Lots of things going on today. First I rode Bino for his daily Cowboy Song walk hack around our little valley. The song that popped into my head today is, “I know where love lives.” I don’t know where these songs come from, but I go with it. If you’ve been reading, you know that he has navicular and we are taking it very easy with him and enjoying what we can do together. Taking him on these hacks has a whole other dimension of enjoyment that I’d forgotten about–riding just to ride. Since I train horses, I had gotten into the habit of correcting any behaviour that could potentially get the horse in trouble with me or his owner in the future. Bino is in a different situation, though, so I get to let the little things slide. When I brought him to the mounting block today and swung a leg over, he didn’t wait until I’d entirely picked up my outside stirrup before he walked off. Usually I would correct this. Today, I just let it slide. When we were walking through some tall grass on the ride, he grabbed a mouthful on the way by. So what? No worries. I let him munch away. This must be what it is like when a mom realizes her kid is an adult, that she doesn’t have to, nay, shouldn’t, correct every last faux pas, but rather let the child live his life as he would like. Some moms never get to that point, to the constant annoyance of their adult children. Today I got to be the mature parent with the grown child. I got to enjoy his personality, strengths and faults, with no judgement, and totally enjoyable for both of us. I didn’t see that coming. Sometimes, on these beautiful autumn days, in the soft footing of the soybean fields, I think, “oh, he’s alright, maybe we are making the wrong decision.” But then, almost immediately when I think that, he trips as he often does. Since his feet hurt, he doesn’t pick them up very high, and therefore often trips. I also think of the radiographs and the coming frozen ground and the painful prognosis. I pull my mind away from that and I let him munch grass, and pat his thick black neck.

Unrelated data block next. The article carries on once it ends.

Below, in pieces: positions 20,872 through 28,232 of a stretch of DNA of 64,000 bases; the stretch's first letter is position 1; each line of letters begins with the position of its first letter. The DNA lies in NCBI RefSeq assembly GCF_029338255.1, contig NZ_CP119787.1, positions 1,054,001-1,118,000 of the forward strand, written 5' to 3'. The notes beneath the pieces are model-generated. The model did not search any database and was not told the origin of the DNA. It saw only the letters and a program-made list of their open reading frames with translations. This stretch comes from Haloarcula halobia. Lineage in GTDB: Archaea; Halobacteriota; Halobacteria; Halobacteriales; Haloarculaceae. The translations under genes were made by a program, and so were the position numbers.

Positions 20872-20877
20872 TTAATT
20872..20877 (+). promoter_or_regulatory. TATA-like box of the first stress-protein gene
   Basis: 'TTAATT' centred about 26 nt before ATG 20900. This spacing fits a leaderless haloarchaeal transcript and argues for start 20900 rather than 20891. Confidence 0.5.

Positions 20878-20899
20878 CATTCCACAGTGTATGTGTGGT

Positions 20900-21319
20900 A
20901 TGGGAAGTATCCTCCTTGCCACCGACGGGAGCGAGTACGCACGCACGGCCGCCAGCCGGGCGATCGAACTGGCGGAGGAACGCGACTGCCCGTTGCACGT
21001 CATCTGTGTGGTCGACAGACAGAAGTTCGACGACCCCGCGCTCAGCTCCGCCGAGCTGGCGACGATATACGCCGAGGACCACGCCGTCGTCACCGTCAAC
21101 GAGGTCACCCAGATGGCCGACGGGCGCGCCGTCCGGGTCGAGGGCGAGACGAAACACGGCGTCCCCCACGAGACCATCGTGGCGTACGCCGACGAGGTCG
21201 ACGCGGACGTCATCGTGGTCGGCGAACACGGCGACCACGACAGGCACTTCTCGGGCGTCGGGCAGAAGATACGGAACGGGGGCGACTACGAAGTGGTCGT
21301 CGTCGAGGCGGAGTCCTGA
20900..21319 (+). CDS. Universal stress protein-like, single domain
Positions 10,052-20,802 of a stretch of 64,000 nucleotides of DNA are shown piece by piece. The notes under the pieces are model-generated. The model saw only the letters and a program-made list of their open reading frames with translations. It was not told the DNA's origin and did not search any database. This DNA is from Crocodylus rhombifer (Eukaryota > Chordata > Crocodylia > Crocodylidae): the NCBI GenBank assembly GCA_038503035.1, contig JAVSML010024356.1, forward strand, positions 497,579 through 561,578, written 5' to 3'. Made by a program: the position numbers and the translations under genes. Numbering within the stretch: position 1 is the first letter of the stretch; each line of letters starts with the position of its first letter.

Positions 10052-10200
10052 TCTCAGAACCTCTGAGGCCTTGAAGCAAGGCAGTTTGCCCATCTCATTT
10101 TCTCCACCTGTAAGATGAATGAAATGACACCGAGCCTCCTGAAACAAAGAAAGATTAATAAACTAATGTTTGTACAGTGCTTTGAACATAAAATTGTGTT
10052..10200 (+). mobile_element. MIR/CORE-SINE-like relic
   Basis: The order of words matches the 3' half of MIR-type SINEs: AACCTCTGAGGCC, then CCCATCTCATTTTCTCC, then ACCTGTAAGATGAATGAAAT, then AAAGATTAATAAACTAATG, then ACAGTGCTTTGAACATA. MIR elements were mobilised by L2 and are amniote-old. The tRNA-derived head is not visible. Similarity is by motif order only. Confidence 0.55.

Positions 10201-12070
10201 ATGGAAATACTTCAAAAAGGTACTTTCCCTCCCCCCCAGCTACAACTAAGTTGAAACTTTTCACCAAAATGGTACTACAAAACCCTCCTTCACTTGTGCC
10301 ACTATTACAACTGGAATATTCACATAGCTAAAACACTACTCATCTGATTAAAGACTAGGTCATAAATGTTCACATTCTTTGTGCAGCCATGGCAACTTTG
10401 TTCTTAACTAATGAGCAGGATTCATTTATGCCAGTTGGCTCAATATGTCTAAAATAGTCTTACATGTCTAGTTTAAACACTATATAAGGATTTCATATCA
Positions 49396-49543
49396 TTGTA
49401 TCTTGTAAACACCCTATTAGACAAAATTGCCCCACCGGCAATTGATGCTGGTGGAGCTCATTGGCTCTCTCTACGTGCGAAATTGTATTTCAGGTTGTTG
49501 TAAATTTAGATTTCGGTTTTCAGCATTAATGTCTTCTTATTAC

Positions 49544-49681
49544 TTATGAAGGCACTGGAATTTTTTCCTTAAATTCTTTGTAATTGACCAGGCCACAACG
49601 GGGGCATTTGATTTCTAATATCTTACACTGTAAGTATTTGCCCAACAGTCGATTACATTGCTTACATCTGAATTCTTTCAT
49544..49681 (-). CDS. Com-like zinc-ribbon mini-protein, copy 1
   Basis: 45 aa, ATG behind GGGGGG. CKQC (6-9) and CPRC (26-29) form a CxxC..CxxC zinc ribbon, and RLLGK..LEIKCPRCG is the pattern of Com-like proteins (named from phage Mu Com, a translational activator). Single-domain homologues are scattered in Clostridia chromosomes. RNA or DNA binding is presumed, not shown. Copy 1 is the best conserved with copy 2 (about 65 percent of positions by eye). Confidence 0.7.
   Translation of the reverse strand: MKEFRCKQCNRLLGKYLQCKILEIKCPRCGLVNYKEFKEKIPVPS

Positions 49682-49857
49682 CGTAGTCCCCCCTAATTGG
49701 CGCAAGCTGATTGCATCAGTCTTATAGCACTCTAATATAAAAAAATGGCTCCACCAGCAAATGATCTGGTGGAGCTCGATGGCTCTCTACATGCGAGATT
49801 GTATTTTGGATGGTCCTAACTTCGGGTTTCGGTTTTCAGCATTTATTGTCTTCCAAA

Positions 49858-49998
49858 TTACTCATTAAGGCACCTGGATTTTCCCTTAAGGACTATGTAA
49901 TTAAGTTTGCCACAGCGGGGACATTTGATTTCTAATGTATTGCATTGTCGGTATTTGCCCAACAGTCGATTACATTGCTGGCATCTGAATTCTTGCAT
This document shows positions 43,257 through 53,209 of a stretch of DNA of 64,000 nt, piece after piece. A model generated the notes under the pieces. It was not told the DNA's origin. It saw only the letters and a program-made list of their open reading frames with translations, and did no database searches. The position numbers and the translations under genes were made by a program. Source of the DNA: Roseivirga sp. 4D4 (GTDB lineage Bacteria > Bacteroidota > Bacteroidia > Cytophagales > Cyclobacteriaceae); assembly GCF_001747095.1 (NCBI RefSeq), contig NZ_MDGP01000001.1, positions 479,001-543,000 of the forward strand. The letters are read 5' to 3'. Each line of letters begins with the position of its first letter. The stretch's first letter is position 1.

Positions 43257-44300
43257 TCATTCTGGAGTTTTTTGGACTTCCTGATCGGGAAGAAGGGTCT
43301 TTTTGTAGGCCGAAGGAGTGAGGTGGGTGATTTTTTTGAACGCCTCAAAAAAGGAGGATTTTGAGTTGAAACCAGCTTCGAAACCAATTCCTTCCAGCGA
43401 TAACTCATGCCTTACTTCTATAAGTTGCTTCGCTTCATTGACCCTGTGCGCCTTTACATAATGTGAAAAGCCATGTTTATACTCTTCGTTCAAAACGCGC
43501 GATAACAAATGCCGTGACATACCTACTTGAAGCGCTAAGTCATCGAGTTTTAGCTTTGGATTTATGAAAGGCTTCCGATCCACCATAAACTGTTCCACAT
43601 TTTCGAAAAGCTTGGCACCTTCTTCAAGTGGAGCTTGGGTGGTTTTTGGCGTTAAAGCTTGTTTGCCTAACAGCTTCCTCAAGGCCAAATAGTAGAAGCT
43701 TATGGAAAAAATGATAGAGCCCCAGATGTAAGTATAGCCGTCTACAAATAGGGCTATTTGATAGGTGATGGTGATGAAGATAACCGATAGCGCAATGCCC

Then it was on for a ride on Elliot. You may recall a few weeks ago, that I found my sitting trot after it had left me for a short hiatus. (Ok, 6 weeks doesn’t seem short at the time…) Well, it turns out I didn’t really have it back yet. I had it back for working trot, and I had it back for Eddie’s trot, but I didn’t have it back for Elliot’s extravagant warmblood trot. I could only sit that well for about 5 strides, after which I would be left unceremoniously behind like some turnip off the wagon, and I would have to resort to posting to not be too much of an annoyance to Mr. Floaty Trot! But there is no crying in baseball or dressage (ok, there probably has been plenty of crying in dressage, but a lot of it is hidden behind post-ride wine and cheese clutches) so I had to figure out what the real problem was.